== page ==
Good heavens. “I love you”, machine-translated from English to French to English to German to English to Italian to English to Portuguese to English to Spanish to English, becomes “Master to him”, now would you have guessed that? Lost in translation has been doing the link rounds lately, and it’s quite an amusing literary game.

Literary games are also the topic of the latest issue of Poems that go, which includes an introduction by Nick Montfort and a selection of poems, or games, or both, both familiar and new. Nathalie Bookchin’s The Intruder is here, for instance. I’ve played it before, and always love the first scene, or set, I suppose, where you have to hit words to acquire more of the sentence. Unfortunately I also always get lost or sidetracked further in so I’ve never succeeded in finishing it.

Nick Montfort and Rachel Stevens’ Field of Dreams is lovely, and doesn’t make you annoyed because you couldn’t finish it either: it lets you make sentences or stories with missing words that later visitors can fill in. The strangest sentences appear. As people make new fields, old ones disappear, like dreams. I liked Ingrid’s, now vanished; it made surprising sense whichever words you put into it.

Once, when I was *three* years old, I choked on a *ring*. My mother *played* and my father–well, my father just sat down and *left*. It was all he could do to keep from *flying*! I was like, “*damn*, what do you want me to do? *love*?” My father reached into my throat and pulled out the *diamond*. It was *gleaming*! We all had a good laugh and went back to watching *BarneTV*.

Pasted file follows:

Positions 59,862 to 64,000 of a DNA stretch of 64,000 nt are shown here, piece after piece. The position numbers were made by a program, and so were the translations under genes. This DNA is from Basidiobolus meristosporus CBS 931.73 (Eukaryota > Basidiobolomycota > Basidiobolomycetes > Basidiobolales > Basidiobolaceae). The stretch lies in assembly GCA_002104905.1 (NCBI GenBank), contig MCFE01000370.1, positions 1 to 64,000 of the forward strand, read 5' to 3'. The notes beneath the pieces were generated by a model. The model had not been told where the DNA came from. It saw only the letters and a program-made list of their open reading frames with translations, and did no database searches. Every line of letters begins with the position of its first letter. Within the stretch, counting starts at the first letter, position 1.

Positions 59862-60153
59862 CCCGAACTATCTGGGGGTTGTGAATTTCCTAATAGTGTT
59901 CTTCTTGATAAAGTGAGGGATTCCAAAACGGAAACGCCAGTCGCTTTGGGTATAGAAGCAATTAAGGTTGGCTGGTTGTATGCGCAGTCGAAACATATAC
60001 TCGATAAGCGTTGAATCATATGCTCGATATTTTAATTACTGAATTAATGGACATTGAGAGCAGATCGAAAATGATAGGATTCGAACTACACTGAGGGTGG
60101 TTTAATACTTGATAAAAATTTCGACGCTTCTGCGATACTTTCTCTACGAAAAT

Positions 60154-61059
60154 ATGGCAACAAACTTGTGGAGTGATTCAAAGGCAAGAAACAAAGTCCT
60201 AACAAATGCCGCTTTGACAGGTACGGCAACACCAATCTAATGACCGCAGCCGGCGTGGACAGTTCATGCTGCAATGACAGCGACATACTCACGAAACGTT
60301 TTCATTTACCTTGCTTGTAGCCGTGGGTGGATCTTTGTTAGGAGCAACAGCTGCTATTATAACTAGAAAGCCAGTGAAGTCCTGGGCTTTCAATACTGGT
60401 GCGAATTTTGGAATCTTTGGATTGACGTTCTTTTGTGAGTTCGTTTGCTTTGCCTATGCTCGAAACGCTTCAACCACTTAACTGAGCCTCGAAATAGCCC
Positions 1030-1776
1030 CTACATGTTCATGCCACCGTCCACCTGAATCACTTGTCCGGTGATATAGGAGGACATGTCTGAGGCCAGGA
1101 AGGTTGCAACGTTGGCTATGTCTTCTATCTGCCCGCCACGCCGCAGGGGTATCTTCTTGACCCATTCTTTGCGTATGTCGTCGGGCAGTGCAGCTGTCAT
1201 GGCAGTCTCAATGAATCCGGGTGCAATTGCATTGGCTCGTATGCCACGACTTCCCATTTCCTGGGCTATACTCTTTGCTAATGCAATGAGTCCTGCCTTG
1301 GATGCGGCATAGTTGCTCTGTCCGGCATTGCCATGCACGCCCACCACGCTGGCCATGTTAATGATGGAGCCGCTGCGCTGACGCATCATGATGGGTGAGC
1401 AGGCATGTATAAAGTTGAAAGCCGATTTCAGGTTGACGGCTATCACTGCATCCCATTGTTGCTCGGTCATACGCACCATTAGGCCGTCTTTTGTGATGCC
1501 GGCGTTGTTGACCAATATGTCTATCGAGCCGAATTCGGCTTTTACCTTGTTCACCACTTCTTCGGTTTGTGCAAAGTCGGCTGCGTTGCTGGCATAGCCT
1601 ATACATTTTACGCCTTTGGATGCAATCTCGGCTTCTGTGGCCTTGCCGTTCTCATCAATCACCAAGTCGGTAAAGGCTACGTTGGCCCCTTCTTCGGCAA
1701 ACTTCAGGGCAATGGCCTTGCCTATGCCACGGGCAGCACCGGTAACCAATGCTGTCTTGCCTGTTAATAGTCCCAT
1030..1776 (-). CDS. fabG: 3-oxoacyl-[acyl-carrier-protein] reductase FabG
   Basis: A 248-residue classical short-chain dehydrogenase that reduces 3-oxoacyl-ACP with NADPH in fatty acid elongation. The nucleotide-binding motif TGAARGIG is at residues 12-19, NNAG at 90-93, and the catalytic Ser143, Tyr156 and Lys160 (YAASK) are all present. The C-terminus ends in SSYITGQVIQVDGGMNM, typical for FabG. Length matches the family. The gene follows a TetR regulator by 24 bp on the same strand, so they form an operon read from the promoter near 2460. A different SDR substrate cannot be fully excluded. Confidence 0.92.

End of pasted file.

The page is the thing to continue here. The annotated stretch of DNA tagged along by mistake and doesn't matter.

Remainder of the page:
Are you going to go and make a dream field? We’ll populate it if you do!

2 thoughts on “literary games

  1. S¯nnev

    I tried the multitranslation – and discovered that the word “Christmas” sometimes gets translated as “NATO”!
    This occurs because the Italian word for Christmas, “natale” is misinterpreted as “concerning NATO”.

    “I wish you a merry Christmas and a happy new year” came out “NATO with the lucky person and the new lucky person of the anniversary examines” after being run through the Multibabel two or three times.
    Imagine the possibilities!

  2. accidentals and substantives

    lost in translation
    In a recent post to the eighteenth-century list, Robert Dawson points to an inadvertently ludic phenomenon of the eighteenth-century book trade: texts were sometimes translated into a foreign tongue on the continent only to be translated back into the …

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